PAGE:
A review of S6E10 of Game of Thrones

Woe be upon us, this year’s season of Game of Thrones is now over. To invert T. S. Eliot, this season went out not with a whimper but with a bang. It was, I would hazard, as good an episode as this show has yet produced, a fitting end that raises the quality of the entire season. I award this episode a 9/10, on a scale where the best episodes of say Deadwood or True Detective gets 10/10.

The episode begins with a long segment in the Sept of Baelor, at what is supposed to be Cersei’s trial. Cersei, of course, doesn’t show up and instead blows up the building with everyone in it. The way this was presented is very interesting, it became apparent relatively soon what was going to happen, and then the suspense was about how the people would react to the big boom rather than whether or not it would all blow up. This, combined with the excellent choice in background music, helped create exactly the right sense of doom necessary for the buildup to the wildfire going off.

To the extent that there were any downsides to this episode, they had to do more with the macro then the micro perspective. For example, the scenes in and around the sept were very well made, I am just not entirely sure how Cersei’s coup bigger picture. She murdered what I assume is most of the higher society in King’s Landing, possibly leaving several armies leaderless. She also killed a man genuinely appreciated by the poor huddled masses (whatever we viewers think of fanatics like him) , for which there will be resentment. She cannot claim to not be guilty of this enormity since everyone in King’s Landing will see that of the major players she is the only one left standing and a simple quo bono? argument settles the issue. There should also, among those living in the city and familiar with wildfire, be great concerns about what the next part of the city to go is, they are after all possibly all at risk.

My point here is that sure, Cersei won, but if there is any causality between events in this show then the next season better start with Cersei being shown to have enormous problems with either general chaos, riots or agitators in the streets. If nothing else, for this to hint at realism, I want next season to show us streams of people trying to leave the city. This would in a way be a fitting development, having King’s Landing be a deserted ghost town in next season, with Cersei’s victory having turned her into the queen of nothing. The problem is just that I suspect this will be glossed over somewhat and, I fear, not have a significant enough aftermath. Well then, so be it, that takes away not from the greatness of this episode but perhaps the following three or four ones.

like the way Loras’ sentencing turned out, him being converted to the Faith after being broken down would have made an interesting plot for next season if it hadn’t all gone up in fire and smoke. That he was “branded” there on the spot also helped set the tone nicely, though it also gave me a vibe or two of Inglorious Bastards. To be sure, I don’t like what the writers have done with Loras overall, nor the fact that he and Margery are gone, but if they had to go in a big explosion in the Sept of Baelor while Cersei watched, the way this episode portrayed it was about as good as it gets.

The deal with Arya and the pie was a bit too much. It was too much in the sense that it is inconceivable that she would kill the two Freys, carry around their bodies on her own and then find a hidden kitchen somewhere where she could discretely butcher and prepare them. She could have killed them out in the woods and then sneaked a chopped off finger or two into the pie, but that is not the way it was presented. They seemed to want to shore up several references to AFFC and ADWD in this episode,  and in ADWD there were hints made of Freys ending up as pie stuffing, but there wasn’t in my opinion any convenient way to introduce this in the show at this moment and it should have been skipped.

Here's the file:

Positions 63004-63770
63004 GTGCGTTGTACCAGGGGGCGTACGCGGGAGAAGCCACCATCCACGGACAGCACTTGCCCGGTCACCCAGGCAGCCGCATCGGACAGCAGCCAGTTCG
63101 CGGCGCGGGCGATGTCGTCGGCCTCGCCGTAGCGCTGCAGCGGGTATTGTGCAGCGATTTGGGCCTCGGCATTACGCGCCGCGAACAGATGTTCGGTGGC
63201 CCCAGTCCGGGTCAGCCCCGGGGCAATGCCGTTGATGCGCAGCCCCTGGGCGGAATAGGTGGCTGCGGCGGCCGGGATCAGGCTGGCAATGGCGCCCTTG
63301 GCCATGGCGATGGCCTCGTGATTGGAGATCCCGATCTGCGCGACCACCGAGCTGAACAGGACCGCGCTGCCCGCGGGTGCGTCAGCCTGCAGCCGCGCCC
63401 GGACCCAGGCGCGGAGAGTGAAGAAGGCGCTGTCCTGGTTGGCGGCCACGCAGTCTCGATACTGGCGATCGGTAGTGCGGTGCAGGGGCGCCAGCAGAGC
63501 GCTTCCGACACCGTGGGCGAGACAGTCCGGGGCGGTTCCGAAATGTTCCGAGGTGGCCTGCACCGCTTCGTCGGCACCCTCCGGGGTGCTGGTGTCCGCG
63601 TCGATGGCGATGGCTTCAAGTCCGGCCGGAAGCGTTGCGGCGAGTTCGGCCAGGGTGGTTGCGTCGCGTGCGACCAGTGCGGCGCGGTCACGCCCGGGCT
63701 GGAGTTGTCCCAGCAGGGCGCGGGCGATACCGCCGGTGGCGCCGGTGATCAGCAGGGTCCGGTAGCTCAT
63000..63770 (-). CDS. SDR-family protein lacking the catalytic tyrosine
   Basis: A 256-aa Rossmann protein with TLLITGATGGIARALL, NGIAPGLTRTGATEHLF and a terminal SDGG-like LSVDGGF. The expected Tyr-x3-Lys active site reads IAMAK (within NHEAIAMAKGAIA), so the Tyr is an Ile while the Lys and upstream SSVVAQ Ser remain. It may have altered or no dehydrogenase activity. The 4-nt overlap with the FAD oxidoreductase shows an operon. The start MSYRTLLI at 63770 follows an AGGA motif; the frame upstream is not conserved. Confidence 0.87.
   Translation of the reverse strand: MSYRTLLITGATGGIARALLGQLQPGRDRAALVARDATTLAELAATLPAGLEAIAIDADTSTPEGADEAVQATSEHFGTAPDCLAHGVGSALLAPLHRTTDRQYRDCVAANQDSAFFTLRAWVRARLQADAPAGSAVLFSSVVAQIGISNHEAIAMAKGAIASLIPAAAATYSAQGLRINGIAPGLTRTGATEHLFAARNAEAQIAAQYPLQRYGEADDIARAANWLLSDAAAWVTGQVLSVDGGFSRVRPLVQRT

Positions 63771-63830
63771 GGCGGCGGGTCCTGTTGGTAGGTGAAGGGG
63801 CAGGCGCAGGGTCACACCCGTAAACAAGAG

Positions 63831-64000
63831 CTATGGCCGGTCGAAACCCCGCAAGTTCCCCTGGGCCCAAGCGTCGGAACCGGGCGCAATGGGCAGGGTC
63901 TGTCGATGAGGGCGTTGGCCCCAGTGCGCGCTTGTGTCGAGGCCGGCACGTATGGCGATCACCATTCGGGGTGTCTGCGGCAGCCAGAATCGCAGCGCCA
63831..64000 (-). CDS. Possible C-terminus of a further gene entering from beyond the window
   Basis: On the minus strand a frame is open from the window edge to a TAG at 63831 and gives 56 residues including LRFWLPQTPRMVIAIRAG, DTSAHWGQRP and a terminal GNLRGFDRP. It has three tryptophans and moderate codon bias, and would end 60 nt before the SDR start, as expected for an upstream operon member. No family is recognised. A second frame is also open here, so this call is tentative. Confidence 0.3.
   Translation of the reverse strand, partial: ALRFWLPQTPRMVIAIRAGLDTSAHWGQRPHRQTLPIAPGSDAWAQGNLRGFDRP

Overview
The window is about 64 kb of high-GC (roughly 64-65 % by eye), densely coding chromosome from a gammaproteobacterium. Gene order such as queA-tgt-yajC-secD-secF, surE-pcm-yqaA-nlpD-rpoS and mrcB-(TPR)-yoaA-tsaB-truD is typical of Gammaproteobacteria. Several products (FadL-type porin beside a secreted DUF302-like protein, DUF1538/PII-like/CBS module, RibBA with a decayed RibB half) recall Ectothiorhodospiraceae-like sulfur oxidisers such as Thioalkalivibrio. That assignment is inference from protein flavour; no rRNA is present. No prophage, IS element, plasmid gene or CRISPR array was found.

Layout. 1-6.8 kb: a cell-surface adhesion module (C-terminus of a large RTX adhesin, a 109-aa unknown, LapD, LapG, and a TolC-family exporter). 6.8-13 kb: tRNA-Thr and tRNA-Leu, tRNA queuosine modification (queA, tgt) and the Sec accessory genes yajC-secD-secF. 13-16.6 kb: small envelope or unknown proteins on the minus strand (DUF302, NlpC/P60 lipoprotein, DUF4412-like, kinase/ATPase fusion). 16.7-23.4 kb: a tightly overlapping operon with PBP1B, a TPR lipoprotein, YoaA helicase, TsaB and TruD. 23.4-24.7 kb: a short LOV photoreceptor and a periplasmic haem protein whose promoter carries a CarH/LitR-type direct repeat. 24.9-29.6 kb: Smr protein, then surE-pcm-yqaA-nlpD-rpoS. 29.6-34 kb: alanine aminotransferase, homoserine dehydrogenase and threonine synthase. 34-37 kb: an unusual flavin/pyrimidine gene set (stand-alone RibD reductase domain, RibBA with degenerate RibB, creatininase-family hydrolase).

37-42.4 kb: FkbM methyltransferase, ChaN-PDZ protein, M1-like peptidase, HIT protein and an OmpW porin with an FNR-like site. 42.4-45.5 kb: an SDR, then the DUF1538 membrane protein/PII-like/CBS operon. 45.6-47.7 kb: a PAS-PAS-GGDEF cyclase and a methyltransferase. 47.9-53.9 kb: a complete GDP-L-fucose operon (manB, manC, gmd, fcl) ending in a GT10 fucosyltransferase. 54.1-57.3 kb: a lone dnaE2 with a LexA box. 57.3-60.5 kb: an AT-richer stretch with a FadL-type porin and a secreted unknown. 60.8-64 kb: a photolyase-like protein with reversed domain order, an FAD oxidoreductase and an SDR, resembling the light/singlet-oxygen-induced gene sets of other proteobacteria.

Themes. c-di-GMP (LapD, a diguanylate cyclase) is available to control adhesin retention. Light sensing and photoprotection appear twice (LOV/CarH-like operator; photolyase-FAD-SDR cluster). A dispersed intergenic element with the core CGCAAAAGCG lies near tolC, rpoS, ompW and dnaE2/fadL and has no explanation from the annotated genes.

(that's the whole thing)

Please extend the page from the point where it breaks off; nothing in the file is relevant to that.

Arya killing Walder was however a good turn of events, he needed to go and I after seeing the two trailers for this season I got a feeling that this was the way in which he would die. I don’t mean having his throat cut necessarily, but that Arya would be the one doing it. It was perhaps a bit unbelievable that they would remain undisturbed for so long in that big dining hall, I mean the chances of anyone walking in on her were large enough for a trained assassin like Arya to decide to do it in some other way. I would have preferred it if we had seen Walder and a bunch of other Freys dying after having their food poisoned and then Arya sneaking away while discarding an empty vial or something. Or, if one likes references to the past, the writers could have had Arya facilitate Walder doing a Tywin, by shooting him with a  crossbow at the privy. Thus the two of them, Walder and Tywin, who had been united in pulling off the red wedding would now be united in their method of dying.

This season ended with something that has been anticipated since perhaps A Storm of Swords, namely Daenerys leaving for Westeros. We were shown, at Hardhome and at the lonely tree in the middle of nowhere, that Ice is coming to the Seven Kingdoms. Now, finally, Fire is also on it’s way. The scene with the armada sailing west and dragons flying overhead was beautiful, only slightly ruined by the fact that Varys who had just been seen in Dorne was also there. Unless it is not varys but a Faceless Man, that would be interesting though it’s implausible that a Facless Man could pass among people who knew the original subject after the first attempt of conversation is made.

Finally, I liked how they mirrored the revelation of Jon being the child of Lyanna and Rhaegar with Jon being made King in the North, but I don’t know what to say about Jon’s coronation itself. That will have to wait until next year.

 

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